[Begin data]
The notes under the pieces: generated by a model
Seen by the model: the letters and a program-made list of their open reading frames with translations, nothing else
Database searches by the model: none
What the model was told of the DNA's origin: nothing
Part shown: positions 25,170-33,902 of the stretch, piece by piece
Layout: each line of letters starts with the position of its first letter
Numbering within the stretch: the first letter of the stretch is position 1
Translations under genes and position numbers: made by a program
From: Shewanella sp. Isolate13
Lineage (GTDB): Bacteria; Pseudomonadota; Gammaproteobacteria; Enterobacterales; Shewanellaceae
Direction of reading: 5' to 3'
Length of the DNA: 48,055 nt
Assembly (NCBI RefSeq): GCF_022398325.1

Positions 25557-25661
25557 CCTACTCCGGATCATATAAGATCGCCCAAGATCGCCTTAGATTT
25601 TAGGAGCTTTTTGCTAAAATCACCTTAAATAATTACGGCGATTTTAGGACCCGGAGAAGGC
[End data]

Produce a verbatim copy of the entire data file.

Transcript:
The notes under the pieces: generated by a model
Seen by the model: the letters and a program-made list of their open reading frames with translations, nothing else
Database searches by the model: none
What the model was told of the DNA's origin: nothing
Part shown: positions 25,170-33,902 of the stretch, piece by piece
Layout: each line of letters starts with the position of its first letter
Numbering within the stretch: the first letter of the stretch is position 1
Translations under genes and position numbers: made by a program
From: Shewanella sp. Isolate13
Lineage (GTDB): Bacteria; Pseudomonadota; Gammaproteobacteria; Enterobacterales; Shewanellaceae
Direction of reading: 5' to 3'
Length of the DNA: 48,055 nt
Assembly (NCBI RefSeq): GCF_022398325.1

Positions 25557-25661
25557 CCTACTCCGGATCATATAAGATCGCCCAAGATCGCCTTAGATTT
25601 TAGGAGCTTTTTGCTAAAATCACCTTAAATAATTACGGCGATTTTAGGACCCGGAGAAGGC